Having said that, however, the thought of defunding police departments entirely, or in great measure, is certainly not the answer and is counterproductive. 

I can unequivocally say that the overwhelming majority of police officers in our nation do an exceptional job to serve and protect, and are the epitome of honesty, integrity and decency, putting their lives on the line for the public every day. 

Unfortunately, there are those officers who fail miserably to uphold the highest standard and quality of law enforcement. These men and women must be weeded out and punished to the fullest extent of the law when they dishonor their badge and commit egregious crimes, which has occurred too often recently.

Police training needs to be upgraded and policies enforced vigorously so that law enforcement is the very best it can be while protecting the rights of all citizens. We are a nation of laws and must never lose sight of that hallowed and never-ending principle.

Gene Carton, University City

A ‘misguided and disturbing’ commentary 

Even though Marty Rochester is a friend and a colleague, his July 15 commentary (“Let us reason together to defeat the pandemic”) was so misguided and disturbing that I felt obliged to reply.  

Let me start with the COVID-19 pandemic. It should be clear to everyone now that there should be no debate between fighting the pandemic or restarting the economy. Without the pandemic under control, it is impossible to restart the economy. President Donald Trump’s decision to prematurely open up the economy was solely based on his mistaken idea that this decision would benefit him politically. My guess is that this year more than 100,000 Americans will prematurely die due to that decision. May I encourage Rochester to look at the three pages of obituaries in the last edition of the Jewish Light; in normal times, there is usually less than a page.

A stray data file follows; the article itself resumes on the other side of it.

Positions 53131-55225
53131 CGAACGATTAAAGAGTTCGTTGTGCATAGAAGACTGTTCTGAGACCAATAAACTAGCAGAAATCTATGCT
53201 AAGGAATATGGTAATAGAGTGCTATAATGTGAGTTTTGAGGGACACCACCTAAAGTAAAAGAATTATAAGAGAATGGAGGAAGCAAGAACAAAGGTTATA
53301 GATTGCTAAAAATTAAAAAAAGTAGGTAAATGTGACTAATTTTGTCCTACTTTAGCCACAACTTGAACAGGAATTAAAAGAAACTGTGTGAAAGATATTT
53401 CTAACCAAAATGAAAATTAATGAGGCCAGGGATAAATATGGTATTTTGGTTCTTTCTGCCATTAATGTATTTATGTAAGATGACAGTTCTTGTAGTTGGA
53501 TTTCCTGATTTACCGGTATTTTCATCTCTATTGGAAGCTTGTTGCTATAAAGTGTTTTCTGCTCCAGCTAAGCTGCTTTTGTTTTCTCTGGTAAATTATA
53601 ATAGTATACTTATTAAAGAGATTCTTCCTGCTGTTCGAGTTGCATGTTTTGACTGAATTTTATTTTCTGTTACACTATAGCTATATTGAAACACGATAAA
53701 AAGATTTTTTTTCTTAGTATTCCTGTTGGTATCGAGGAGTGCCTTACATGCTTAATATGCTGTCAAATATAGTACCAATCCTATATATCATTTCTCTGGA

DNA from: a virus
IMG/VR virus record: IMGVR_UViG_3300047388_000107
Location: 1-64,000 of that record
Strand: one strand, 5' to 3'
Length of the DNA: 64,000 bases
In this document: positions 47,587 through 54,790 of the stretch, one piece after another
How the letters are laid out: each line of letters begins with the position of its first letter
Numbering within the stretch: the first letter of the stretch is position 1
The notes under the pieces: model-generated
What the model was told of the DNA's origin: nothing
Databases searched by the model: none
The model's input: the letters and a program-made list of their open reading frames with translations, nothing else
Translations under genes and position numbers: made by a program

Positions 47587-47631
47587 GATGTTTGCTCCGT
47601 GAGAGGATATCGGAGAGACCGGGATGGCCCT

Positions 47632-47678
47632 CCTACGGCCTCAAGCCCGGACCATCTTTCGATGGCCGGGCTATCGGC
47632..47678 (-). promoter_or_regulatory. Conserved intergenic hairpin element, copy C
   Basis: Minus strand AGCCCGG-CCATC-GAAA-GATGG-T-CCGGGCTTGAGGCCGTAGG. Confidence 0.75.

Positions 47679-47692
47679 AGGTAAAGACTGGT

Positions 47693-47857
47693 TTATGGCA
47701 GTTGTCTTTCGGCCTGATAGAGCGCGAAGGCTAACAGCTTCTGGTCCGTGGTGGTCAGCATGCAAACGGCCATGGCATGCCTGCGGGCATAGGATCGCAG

More significantly, it is now apparent that virtually every decision Trump makes is solely based on his political benefit, even if it is not in our country’s interest. This includes his extortion of Ukraine, his request for political help from China, his withdrawal of troops from Syria, and his deal with the Taliban. How about his embrace of the Confederate Battle flag, the one that even the state of Mississippi has now decided to remove from its state flag? How about his racism and race baiting, when so many Americans are marching for racial justice? And Rochester finds that the Democratic Party “more odious” than Donald Trump? Unbelievable.   

Bernard J. Feldman, Creve Coeur 

Reader responds to recent letter

I have to respond to the July 1 letter titled “President deserves credit for Israel support.” Look at President Donald Trump’s history while in office.  In a few short months he has made the United States a laughingstock in the eyes of the world. If he does anything for Israel, it’s solely to solidify his base.  He is immoral and unjust when it comes to the plight of others.  Trump is an unlearned racist who probably has never picked up a book to educate himself about Israel’s lengthy and complex history. Please don’t be fooled.

Melody Boime, Clayton